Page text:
Thanks again for all your help
M'en Bati Sieu Nissart

Offline DeejayDebi

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Re: Rocamadour / Cabecou Cheese Making Recipe
« Reply #10 on: December 11, 2010, 12:05:16 PM »
You might try looking through this website they have tonnes for French cheese prcedures. Cheeses are  PRODUIT=3262 to 32304 from what I have seen.

http://www.inao.gouv.fr/public/produits/detailProduit.php?ID_PRODUIT=3290

Offline pinkcell

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Re: Rocamadour / Cabecou Cheese Making Recipe
« Reply #11 on: December 11, 2010, 12:40:50 PM »
that's great!!! thank you so much. This week end is dedicated to camembert and reblochon, I will try to test this next week end if I can. I guess I could use a chevre mold even though the height to too high but the diameter is the closest to what is required (6 cm). I can't find the molds for these online unless someone knows....
M'en Bati Sieu Nissart

Offline DeejayDebi

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Re: Rocamadour / Cabecou Cheese Making Recipe
« Reply #12 on: December 11, 2010, 12:55:49 PM »
Got to the kitchen section at Walmart they have these little plastic food containers with screw-on lids for lunchboxes or something. They are the perfect size. I used a small drill to makes some holes in the sides and bottom for draining but a hot needle will work too. They will look a bit rounded on the bottom when you first remove them from the molds but they will flatten once they sit a bit on something flat. At first they look like tiny goudas but they make cute little cheeses. I think they are only like $1.50  for two of them. They may be Glad brand or something but they are in that section.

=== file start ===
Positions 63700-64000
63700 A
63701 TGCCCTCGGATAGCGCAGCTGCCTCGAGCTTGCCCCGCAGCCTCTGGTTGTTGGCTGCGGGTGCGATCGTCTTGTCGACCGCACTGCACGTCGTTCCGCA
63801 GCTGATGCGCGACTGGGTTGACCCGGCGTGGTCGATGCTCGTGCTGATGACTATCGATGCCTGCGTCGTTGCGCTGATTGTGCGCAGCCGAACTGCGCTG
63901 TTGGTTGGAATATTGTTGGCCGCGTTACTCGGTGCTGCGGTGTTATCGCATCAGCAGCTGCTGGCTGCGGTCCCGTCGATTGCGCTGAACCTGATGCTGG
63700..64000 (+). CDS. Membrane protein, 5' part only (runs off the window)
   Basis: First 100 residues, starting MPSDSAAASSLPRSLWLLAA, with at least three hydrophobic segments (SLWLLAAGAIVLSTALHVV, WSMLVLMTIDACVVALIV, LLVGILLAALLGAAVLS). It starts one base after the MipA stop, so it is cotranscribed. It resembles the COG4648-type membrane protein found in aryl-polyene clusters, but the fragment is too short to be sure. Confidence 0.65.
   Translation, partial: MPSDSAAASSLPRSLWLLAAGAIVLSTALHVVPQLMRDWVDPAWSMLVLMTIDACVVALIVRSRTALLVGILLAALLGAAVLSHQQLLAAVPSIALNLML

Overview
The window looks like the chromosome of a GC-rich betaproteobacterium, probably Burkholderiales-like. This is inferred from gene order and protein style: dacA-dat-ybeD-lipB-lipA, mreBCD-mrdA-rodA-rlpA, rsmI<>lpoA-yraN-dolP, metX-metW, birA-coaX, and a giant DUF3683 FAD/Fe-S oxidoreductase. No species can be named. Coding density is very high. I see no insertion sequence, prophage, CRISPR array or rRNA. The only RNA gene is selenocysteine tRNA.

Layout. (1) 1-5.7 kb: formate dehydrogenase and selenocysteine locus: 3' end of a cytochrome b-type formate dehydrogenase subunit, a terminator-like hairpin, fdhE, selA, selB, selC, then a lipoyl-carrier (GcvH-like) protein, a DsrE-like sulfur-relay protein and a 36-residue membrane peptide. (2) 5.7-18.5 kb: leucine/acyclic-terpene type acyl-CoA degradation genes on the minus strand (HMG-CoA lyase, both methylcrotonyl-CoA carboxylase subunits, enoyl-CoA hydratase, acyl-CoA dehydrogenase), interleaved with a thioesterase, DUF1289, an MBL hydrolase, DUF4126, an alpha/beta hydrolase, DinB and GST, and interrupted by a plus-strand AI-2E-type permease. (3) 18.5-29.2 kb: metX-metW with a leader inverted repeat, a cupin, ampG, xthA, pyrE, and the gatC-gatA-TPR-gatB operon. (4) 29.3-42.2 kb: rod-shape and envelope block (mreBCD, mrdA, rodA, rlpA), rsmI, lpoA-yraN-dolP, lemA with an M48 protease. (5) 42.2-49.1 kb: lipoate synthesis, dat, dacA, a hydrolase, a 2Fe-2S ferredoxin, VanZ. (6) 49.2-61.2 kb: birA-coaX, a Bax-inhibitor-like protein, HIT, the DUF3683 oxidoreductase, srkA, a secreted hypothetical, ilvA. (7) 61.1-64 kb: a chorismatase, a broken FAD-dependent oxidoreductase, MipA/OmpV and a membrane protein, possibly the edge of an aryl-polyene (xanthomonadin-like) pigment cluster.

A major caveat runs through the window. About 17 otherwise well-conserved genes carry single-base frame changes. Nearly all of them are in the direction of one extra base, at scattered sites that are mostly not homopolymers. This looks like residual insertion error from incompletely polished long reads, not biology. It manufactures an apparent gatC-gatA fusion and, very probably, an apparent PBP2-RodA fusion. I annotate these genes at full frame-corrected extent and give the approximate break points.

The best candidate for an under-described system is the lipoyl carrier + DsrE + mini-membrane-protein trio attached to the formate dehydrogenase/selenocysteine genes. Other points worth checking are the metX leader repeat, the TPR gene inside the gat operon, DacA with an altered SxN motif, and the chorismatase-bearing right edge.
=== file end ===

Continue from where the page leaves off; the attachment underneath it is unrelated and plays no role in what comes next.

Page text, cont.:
Offline Susan

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Re: Rocamadour / Cabecou Cheese Making Recipe
« Reply #13 on: December 11, 2010, 03:48:06 PM »
Someone also suggested  (sorry don't remember who deserves credit) frosting containers.  The ones that you buy prepared frosting in.  They also seem to be the perfect size, and are sturdy.  Just need the holes.  I don't buy them, but had someone save me their containers.
Susan

Offline pinkcell

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Re: Rocamadour / Cabecou Cheese Making Recipe
« Reply #14 on: December 11, 2010, 04:31:51 PM »
I see the ones you're talking about. The brand is ziploc. I guess I'm going to walmart soon! Excellent suggestions by the way
M'en Bati Sieu Nissart